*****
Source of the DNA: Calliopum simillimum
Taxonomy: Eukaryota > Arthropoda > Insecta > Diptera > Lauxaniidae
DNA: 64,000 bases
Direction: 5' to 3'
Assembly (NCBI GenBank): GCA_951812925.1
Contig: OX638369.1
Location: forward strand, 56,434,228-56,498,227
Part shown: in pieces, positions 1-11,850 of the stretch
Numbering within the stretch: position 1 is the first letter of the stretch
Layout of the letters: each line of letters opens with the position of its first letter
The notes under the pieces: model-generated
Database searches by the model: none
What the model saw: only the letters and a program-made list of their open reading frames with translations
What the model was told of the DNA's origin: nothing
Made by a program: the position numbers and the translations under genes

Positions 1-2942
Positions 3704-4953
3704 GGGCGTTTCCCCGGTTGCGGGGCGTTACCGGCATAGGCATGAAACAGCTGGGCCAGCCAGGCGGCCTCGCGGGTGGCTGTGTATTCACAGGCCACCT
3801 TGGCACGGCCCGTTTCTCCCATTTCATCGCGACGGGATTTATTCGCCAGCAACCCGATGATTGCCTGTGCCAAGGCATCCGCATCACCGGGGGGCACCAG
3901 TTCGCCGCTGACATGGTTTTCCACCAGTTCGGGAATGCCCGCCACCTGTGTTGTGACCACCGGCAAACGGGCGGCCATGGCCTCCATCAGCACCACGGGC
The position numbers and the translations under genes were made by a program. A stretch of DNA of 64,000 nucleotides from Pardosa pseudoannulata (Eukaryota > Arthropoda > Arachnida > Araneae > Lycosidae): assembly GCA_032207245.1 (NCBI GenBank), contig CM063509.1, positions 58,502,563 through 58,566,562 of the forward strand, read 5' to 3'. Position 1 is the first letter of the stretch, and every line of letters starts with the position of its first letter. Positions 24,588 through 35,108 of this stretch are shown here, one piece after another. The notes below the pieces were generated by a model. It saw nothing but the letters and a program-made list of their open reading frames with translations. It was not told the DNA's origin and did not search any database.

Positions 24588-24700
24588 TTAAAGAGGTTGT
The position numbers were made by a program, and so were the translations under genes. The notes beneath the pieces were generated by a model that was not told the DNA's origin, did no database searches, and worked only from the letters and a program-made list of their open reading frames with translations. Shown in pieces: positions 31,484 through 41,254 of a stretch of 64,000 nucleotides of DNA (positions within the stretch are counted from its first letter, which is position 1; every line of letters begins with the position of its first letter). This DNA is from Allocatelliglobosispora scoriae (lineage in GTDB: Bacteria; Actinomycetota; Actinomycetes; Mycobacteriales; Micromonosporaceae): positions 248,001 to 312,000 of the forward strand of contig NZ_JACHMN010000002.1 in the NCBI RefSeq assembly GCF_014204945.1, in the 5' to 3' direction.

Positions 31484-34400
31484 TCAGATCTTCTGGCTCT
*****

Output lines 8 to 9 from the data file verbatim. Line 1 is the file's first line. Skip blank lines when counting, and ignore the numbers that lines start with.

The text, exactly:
Part shown: in pieces, positions 1-11,850 of the stretch
Numbering within the stretch: position 1 is the first letter of the stretch